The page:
Financial Times outs web-based iOS app, Newsstand shaking with anger

Financial Times outs web-based iOS app, Newsstand shaking with anger
Economists and financiers know better than everyone else that we live in a world where a dollar saved is a dollar earned. The crafty people at the Financial Times newspaper might have been pretty upset to learn that Apple not only charges 30% of the applications' price tag in the App Store, but also takes a 30% cut of in-app purchases, which will be enforced to, well, newspaper subscriptions in just a few weeks' time.

This eats away at the profit the publications are making, and that is why there was a public outcry against this haircut by many publishers. FT, however, found a way around Apple's 30% subscription charge by coding an HTML5 webpage that looks and behaves like an app, which can be accessed via a simple URL in a browser, thus avoiding the App Store subscription fee, and still offering a Financial Times app to iOS users.

Once you visit the URL on your iOS device, you can add the app to a homescreen, and have your articles stored for offline viewing, if that's your thing. A service called Clippings for reading content later on any device will be added, too.

They coded in HTML5, since the nascent web standard allows to tailor this app for other mobile operating systems afterwards, like Android, for example. Moreover, updates don't need to be approved, as it would be the case inside the App Store, and thus rolled out faster, and without restrictions.

This might really start a trend for other publications to follow, thus emptying the virtual shelves of Apple's fancy new subscription management app Newsstand, that was announced the other day when iOS 5 was unveiled. Have a look at Financial Times's web-based iOS app demo in the video below.

source: FT via TechCrunch


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9 Comments

1. toottoot unregistered

haaa! haaa!

2. protozeloz

Posts: 5396; Member since: Sep 16, 2010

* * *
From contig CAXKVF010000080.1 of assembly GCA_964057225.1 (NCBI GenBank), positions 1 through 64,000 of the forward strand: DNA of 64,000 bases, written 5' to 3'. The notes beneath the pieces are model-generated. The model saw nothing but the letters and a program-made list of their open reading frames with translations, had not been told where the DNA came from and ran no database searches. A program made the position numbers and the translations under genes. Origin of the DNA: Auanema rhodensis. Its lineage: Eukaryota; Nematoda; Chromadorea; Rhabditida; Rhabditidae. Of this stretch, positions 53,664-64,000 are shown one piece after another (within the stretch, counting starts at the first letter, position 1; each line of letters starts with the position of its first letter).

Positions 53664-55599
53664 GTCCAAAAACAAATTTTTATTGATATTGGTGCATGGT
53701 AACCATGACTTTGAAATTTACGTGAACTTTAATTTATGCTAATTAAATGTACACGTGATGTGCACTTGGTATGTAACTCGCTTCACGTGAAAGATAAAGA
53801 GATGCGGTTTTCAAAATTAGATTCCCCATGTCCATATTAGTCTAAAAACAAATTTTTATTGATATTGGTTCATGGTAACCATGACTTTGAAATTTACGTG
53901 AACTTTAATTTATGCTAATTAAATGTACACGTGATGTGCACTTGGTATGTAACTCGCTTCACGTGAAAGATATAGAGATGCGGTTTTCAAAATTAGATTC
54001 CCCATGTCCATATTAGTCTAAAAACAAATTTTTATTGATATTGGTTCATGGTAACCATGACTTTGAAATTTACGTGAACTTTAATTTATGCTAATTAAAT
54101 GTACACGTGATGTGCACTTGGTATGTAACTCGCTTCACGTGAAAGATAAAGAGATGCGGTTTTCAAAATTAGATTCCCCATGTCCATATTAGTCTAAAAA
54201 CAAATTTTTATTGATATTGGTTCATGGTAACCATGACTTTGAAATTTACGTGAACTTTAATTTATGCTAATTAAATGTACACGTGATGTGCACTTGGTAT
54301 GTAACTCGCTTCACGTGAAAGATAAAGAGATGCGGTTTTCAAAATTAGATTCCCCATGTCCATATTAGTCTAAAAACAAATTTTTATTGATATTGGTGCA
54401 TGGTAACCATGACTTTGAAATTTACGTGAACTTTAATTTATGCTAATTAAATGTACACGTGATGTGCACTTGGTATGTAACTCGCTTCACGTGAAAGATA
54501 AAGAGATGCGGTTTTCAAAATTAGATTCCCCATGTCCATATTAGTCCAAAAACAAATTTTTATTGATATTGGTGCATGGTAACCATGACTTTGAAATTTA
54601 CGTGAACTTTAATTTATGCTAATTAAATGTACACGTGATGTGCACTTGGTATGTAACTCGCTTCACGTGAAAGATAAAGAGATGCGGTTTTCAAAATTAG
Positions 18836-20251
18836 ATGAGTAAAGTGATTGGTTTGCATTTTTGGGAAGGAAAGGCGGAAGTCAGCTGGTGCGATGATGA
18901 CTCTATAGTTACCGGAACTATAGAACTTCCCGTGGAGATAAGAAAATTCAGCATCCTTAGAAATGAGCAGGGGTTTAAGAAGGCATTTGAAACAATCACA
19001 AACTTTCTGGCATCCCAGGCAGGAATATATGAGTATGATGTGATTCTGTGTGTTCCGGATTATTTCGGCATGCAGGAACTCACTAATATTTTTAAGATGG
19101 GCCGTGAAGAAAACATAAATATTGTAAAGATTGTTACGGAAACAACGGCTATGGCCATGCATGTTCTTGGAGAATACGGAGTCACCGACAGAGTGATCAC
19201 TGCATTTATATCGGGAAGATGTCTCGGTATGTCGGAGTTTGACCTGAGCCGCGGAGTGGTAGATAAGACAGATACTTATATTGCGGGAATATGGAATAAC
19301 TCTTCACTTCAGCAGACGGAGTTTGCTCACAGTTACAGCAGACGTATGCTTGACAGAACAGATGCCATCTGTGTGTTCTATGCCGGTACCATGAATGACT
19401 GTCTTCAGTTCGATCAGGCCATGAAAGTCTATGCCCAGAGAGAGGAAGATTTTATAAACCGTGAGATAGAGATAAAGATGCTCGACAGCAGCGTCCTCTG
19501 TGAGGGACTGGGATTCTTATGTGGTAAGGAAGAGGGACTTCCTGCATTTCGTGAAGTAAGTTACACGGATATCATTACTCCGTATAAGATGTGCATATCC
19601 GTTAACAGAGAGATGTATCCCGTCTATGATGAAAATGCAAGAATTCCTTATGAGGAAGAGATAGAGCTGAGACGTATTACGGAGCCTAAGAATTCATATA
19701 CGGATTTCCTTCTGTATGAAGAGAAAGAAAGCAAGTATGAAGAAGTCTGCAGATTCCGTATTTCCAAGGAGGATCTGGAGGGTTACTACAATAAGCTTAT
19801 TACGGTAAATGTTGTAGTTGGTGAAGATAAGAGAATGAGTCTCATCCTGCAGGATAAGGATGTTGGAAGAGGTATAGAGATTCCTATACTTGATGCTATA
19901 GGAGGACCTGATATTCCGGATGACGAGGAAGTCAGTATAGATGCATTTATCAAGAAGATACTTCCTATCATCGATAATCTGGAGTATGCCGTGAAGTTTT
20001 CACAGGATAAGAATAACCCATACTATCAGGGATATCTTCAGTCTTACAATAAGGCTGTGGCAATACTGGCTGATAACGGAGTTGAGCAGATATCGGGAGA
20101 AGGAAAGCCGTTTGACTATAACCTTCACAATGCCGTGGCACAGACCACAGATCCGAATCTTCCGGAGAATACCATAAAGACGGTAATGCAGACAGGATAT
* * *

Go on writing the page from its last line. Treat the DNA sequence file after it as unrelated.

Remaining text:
well played.... we may see more developers focusing on the web and its potential to avoid certain fees and restrictions

3. cc16177

Posts: 312; Member since: May 09, 2010

(Nelson from Simpsons voice) Ha-Ha!

4. Droid_X_Doug

Posts: 5993; Member since: Dec 22, 2010

I doubt this story s over. If FT copied the 'look-and-feel' of Apple-licensed functions (like in-app purchasing), there is probably a copyright infringement lawsuit awaiting....

5. jbash

Posts: 345; Member since: Feb 07, 2011

anything that doesnt go apples way is a lawsuit

6. joey18

Posts: 647; Member since: Jul 20, 2010

nothing is free with live in america if wan everthing free go to china

8. 530gemini

Posts: 2198; Member since: Sep 09, 2010

I really don't know why they charge for news. Don't they have ads to support them? News should be free.

11. Forsaken77

Posts: 553; Member since: Jun 09, 2011

You get charged when you buy a newspaper right? Well this is a digital newspaper. These news outlets pay ALOT of employees, reporters, and photographers. I doubt the advertisements for the app covers even 10% of that. The actual paper ads generate more income than app ads.

10. taco50

Posts: 5506; Member since: Oct 08, 2009

Hey that's their option and anyone else's. What will be intereting is how much market share they get through iOS vs those that choose the app store and newsstand.

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